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This is just one example of how you could make better management decisions based on data collected on your farm.

Tom J Bechman 1, Editor, Indiana Prairie Farmer

April 8, 2021

3 Min Read
planter monitor screen
DATA COLLECTOR: Note the information displayed in the middle of the planter monitor screen on organic matter, soil moisture and more. It’s sent to the cab from Smart Firmers on the planter.Tom J Bechman

Technology that allows you to collect more data in the field than ever before and use that data to make crop management decisions is here. You can buy it today, and more is coming, says John Fulton, an Ohio State University Extension specialist.

He recently told Indiana certified crop advisers through a virtual session that prescriptive agriculture is the wave of the future. Collect and store data, then use it to make prescription maps to program equipment to make succinct changes in input rate or even input choice on the same pass across the field — that is prescription agriculture at its core.

Fulton also noted that OSU Extension is testing a number of these new technologies with implications for crop management in on-field trials across Ohio. Many involve county Extension educators working with farmers, with support from OSU specialists and faculty where needed. It’s called eFields: Connecting science to fields. In 2020 alone, 218 on-farm research sites in 39 counties in Ohio were carried out.

2 examples

The 2020 eFields Research Report illustrates how growers can use technology available today to collect data and develop field prescriptions, which result in potentially more profitable management decisions.

Check out the eFields program for yourself at Once on the site, click on “efield on-farm research” in the top menu bar. You can download a free copy of the full 2020 report. Here are two examples:

Soil planting data. In Clinton County in southwest Ohio in 2020, an on-farm trial compared three seeding rates, 26,000, 30,000 and 36,000, to a variable rate prescription determined by data on organic matter collected on the field with SmartFirmers from Precision Planting. It was a replicated trial with four replications, as noted in the eFields report.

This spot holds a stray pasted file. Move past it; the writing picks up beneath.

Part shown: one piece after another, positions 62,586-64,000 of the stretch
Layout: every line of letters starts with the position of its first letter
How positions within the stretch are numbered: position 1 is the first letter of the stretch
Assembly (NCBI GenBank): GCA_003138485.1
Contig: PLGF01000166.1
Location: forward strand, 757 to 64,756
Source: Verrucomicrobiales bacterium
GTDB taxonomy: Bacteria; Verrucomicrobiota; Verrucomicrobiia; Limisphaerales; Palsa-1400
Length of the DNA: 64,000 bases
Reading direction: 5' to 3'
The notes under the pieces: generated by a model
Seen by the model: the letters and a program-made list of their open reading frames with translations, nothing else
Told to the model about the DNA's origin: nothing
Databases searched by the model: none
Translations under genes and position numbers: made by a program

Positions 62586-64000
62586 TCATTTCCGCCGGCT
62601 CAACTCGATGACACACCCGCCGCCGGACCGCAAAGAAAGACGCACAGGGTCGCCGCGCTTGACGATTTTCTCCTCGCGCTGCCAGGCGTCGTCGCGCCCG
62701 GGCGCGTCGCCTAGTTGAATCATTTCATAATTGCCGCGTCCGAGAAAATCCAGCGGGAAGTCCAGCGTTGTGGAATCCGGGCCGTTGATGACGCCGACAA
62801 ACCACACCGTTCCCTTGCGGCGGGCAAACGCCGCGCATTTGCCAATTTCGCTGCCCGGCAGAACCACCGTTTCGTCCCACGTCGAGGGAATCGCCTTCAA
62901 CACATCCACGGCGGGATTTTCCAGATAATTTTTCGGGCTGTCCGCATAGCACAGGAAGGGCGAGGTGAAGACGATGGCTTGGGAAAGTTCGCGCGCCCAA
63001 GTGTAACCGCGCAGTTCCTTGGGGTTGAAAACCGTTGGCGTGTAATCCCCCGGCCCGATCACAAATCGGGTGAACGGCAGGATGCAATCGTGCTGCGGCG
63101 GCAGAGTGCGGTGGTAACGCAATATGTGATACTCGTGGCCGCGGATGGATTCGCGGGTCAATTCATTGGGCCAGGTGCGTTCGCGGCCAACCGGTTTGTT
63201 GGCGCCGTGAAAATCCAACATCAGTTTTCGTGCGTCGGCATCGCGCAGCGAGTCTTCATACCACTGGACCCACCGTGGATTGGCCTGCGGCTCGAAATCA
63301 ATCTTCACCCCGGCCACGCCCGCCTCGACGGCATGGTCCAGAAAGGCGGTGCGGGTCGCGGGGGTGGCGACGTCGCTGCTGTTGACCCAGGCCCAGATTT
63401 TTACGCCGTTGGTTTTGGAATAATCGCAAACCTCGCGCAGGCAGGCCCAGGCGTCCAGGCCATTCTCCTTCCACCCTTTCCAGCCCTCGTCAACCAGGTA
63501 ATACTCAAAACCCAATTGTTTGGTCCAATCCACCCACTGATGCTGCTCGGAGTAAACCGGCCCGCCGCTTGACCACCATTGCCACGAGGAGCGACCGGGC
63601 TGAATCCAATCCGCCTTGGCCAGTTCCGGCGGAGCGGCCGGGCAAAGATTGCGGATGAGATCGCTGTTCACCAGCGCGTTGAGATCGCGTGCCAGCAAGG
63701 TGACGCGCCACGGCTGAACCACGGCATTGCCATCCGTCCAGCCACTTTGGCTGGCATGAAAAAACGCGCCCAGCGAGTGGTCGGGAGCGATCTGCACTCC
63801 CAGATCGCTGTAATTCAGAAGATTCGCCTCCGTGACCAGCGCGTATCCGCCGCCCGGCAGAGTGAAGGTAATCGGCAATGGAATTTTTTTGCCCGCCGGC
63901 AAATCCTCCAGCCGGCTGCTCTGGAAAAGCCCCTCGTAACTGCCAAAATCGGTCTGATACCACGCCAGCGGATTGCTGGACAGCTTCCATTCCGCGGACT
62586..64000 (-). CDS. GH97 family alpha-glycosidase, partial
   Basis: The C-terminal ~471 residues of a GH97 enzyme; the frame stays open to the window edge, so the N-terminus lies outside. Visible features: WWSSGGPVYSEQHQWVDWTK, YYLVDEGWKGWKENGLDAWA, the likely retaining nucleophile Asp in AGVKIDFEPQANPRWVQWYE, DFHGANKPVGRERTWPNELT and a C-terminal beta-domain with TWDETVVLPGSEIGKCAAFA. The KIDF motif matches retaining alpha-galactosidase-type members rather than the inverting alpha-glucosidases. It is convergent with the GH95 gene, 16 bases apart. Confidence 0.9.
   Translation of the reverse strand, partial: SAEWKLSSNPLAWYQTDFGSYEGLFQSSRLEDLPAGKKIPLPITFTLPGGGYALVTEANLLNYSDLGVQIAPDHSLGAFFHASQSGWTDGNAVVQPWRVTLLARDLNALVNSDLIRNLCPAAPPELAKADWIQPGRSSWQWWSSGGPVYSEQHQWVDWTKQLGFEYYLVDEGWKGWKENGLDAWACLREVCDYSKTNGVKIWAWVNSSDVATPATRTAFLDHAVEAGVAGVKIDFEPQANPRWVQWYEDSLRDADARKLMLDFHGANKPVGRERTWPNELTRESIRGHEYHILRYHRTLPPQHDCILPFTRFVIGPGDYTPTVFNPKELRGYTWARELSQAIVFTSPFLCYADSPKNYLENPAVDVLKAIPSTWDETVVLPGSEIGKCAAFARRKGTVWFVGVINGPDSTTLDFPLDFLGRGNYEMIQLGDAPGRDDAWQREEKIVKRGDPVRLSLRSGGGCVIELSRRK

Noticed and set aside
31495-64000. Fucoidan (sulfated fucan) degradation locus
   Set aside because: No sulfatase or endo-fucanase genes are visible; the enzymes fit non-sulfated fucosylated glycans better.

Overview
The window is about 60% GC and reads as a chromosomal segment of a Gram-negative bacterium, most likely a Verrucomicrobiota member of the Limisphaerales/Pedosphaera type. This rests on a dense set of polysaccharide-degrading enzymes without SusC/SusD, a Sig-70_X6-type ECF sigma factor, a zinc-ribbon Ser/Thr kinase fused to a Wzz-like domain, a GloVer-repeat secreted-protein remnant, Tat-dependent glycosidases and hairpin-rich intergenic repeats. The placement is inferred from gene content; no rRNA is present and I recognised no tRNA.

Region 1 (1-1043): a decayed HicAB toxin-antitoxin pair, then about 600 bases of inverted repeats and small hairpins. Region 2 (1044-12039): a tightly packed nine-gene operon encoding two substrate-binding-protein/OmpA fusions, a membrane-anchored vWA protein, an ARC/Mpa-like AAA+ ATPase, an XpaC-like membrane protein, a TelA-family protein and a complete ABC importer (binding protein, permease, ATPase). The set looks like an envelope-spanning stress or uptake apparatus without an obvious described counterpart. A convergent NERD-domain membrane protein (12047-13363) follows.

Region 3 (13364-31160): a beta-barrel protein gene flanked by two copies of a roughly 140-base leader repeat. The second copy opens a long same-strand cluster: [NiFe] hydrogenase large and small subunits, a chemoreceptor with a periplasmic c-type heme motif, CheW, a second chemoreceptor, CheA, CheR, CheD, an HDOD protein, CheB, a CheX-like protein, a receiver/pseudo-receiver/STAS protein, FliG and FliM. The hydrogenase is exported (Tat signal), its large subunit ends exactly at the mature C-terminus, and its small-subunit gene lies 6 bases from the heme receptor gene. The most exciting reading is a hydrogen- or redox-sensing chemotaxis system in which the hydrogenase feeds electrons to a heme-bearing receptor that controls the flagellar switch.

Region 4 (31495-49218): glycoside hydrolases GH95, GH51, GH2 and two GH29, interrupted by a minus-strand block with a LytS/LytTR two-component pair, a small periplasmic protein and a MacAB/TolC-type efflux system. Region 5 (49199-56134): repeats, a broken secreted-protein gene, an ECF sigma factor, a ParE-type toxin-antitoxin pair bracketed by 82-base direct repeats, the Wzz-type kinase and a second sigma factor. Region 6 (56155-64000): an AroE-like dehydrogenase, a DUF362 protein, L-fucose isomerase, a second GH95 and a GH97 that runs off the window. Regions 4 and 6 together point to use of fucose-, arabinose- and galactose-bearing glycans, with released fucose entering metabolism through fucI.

The field was divided into two zones of above 2.5% organic matter and below 2.5% OM.  The variable rate treatment varied seeding rate depending on OM, while the seeding rate across the field for the set seeding rates remained constant.

The variable seeding rate based on a prescription prepared from the Smart Firmer data produced the highest yield. It was significantly higher than the 26,000 and 36,000 seeding rates. Although it wasn’t significantly higher than 30,000 at 0.1 least significant difference, the actual yield was 8 bushels per acre higher.

The conclusion was that organic matter was a useful tool to delineate input zones for corn seeding rate in 2020, the report concludes.

Wing downforce for corn. Planters can be equipped today with hydraulic cylinders to transfer weight to the wings from the center bar on central-fill planters, Fulton notes. A study at the Molly Caren Agricultural Center in Madison County, Ohio, compared transferring from 0 to 600 pounds of weight to the wings on a corn planter. A statistical difference was found between 0 and 500 pounds of downforce on the wings, 300 and 600 and 500 and 600 pounds of downforce. Based on this one study, 500 pounds of downforce on the wings would be recommended.

A similar study at the same site with soybeans showed no statistical difference in soybean yields between treatments, the reports note. Based on field conditions in 2020, 900 pounds of downforce on the wings appeared to be the recommended setting to keep the planter level. All settings produced good soybean stands.

About the Author(s)

Tom J Bechman 1

Editor, Indiana Prairie Farmer

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